2e:b0:fe:25:aa:bd:68:04:67:27:ea:6c:43:4c:a7:
          6d:cb:c8:8f:7e:81:ee:87:26:25:10:12:54:33:9e:
          aa:3d:9b:8f:8e:92:b3:4b:01:e3:f9:4a:29:c3:0f:
          fd:ac:b7:d3:4c:97:29:3f:69:55:cf:70:83:04:af:
          2e:04:6e:74:d6:0f:17:09:fe:9e:20:24:24:e3:c7:
          68:9c:ac:11:bd:92:e4:b2:1b:09:f2:02:32:bb:55:
          1b:2d:16:5f:30:12:23:e2:4c:4a:8d:c2:da:3f:e1:
          b8:bf:f7:3a:b1:86:be:f0:c5
      Exponent: 65537 (0x10001)
    X509v3 Extensions:
      X509v3 Basic Constraints: critical
        CA:FALSE
      X509v3 CRL Distribution Points: 
        URI:http://crl.thawte.com/ThawteSGCCA.crl

      X509v3 Extended Key Usage: 
        TLS Web Server Authentication, TLS Web Client Authentication, Netscape Server Gated Crypto
      Authority Information Access: 
        OCSP - URI:http://ocsp.thawte.com
        CA Issuers - URI:http://www.thawte.com/repository/Thawte_SGC_CA.crt

  Verify Certificate:
    unable to get local issuer certificate

EDIT:

Ah, look at this page: http://prefetch.net/articles/debuggingssl.html

So, you can use that tool to see the handshake and what the agreed upon cipher is.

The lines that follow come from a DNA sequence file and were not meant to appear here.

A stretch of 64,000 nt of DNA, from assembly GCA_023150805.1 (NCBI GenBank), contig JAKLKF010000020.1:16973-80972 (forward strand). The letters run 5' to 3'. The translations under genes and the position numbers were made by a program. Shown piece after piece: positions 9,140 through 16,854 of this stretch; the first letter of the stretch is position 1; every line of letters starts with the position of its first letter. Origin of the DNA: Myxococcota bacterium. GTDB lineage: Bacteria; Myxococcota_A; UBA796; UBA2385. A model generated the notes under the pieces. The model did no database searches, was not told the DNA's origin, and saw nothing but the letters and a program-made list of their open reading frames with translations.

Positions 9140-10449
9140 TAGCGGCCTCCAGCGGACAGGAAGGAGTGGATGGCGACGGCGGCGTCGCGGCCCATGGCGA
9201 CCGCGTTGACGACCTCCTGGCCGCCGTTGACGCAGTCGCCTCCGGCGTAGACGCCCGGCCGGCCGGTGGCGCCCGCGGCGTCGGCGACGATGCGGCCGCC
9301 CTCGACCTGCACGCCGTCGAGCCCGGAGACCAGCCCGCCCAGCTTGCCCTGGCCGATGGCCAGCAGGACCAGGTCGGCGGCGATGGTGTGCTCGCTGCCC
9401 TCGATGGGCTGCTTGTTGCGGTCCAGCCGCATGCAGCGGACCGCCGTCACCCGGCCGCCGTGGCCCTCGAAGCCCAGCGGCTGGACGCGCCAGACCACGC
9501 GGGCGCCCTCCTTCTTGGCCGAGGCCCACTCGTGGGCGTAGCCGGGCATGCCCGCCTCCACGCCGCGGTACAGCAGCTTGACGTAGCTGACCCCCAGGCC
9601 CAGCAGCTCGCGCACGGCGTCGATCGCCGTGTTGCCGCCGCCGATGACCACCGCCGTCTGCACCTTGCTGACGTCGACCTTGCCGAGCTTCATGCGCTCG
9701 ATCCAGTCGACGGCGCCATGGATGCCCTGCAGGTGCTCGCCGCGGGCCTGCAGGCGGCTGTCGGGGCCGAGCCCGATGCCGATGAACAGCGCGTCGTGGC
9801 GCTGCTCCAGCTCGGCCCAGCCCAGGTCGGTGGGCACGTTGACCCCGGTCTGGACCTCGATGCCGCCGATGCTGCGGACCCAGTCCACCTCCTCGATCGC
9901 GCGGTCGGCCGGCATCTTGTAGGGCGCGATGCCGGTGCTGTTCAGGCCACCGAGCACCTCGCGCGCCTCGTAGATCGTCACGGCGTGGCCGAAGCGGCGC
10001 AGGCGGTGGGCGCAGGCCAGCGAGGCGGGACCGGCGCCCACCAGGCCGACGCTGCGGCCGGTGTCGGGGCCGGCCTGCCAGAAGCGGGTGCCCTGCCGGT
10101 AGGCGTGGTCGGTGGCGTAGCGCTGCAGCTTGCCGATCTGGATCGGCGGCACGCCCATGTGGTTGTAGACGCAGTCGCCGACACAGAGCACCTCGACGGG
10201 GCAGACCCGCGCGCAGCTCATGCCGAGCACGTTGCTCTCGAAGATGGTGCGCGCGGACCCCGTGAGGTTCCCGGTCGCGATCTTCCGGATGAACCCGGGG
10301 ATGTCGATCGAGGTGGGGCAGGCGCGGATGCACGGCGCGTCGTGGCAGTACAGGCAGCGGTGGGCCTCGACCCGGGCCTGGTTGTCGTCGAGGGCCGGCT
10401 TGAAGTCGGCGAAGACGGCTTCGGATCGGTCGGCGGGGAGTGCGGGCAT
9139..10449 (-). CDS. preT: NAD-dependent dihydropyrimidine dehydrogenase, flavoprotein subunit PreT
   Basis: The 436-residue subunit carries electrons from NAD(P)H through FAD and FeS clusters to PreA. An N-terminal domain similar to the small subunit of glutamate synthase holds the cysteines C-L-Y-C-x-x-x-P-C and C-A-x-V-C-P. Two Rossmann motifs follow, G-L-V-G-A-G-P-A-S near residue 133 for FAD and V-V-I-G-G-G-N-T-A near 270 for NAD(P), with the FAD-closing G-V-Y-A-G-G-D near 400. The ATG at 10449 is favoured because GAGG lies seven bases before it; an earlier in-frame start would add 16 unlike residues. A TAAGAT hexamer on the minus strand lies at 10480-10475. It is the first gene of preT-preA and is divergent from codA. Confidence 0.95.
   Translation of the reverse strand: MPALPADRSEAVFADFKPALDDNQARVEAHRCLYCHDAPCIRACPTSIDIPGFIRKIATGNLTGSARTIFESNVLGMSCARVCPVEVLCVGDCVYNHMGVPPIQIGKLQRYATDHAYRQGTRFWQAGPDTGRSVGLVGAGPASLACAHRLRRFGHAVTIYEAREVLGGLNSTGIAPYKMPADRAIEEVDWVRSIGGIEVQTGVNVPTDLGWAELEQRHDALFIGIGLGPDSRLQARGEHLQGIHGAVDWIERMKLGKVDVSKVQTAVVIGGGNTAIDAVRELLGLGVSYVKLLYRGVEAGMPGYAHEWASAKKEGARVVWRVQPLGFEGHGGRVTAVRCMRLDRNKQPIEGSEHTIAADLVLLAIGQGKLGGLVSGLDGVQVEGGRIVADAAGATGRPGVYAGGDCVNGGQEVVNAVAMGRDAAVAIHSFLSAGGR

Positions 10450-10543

share|improve this answer
add comment

You can use the ssl-enum-ciphers script from nmap to get an estimate of the cypher adequacy.

An example:

$ nmap --script ssl-enum-ciphers.nse mail.google.com

Starting Nmap 5.61TEST2 ( http://nmap.org ) at 2011-11-22 14:09 CET
Nmap scan report for mail.google.com (173.194.34.245)
Host is up (0.0050s latency).
Other addresses for mail.google.com (not scanned): 173.194.34.246 173.194.34.247
rDNS record for 173.194.34.245: mad01s09-in-f21.1e100.net
Not shown: 998 filtered ports
PORT    STATE SERVICE
80/tcp  open  http
443/tcp open  https
| ssl-enum-ciphers:
|   SSLv3
|     Ciphers (9)
|       TLS_ECDHE_RSA_WITH_3DES_EDE_CBC_SHA - strong
|       TLS_ECDHE_RSA_WITH_AES_128_CBC_SHA - strong
|       TLS_ECDHE_RSA_WITH_AES_256_CBC_SHA - unknown strength
|       TLS_ECDHE_RSA_WITH_RC4_128_SHA - strong
|       TLS_RSA_WITH_3DES_EDE_CBC_SHA - strong
|       TLS_RSA_WITH_AES_128_CBC_SHA - strong
|       TLS_RSA_WITH_AES_256_CBC_SHA - unknown strength
|       TLS_RSA_WITH_RC4_128_MD5 - unknown strength
|       TLS_RSA_WITH_RC4_128_SHA - strong
|     Compressors (1)
|       NULL
|   TLSv1.0
|     Ciphers (9)
|       TLS_ECDHE_RSA_WITH_3DES_EDE_CBC_SHA - strong
|       TLS_ECDHE_RSA_WITH_AES_128_CBC_SHA - strong
|       TLS_ECDHE_RSA_WITH_AES_256_CBC_SHA - unknown strength
|       TLS_ECDHE_RSA_WITH_RC4_128_SHA - strong
|       TLS_RSA_WITH_3DES_EDE_CBC_SHA - strong
|       TLS_RSA_WITH_AES_128_CBC_SHA - strong
|       TLS_RSA_WITH_AES_256_CBC_SHA - unknown strength
|       TLS_RSA_WITH_RC4_128_MD5 - unknown strength
|       TLS_RSA_WITH_RC4_128_SHA - strong
|     Compressors (1)
|       NULL
|_  Least strength = unknown strength

Nmap done: 1 IP address (1 host up) scanned in 16.38 seconds
share|improve this answer
add comment

Your Answer

 
discard

By posting your answer, you agree to the privacy policy and terms of service.

Not the answer you're looking for? Browse other questions tagged or ask your own question.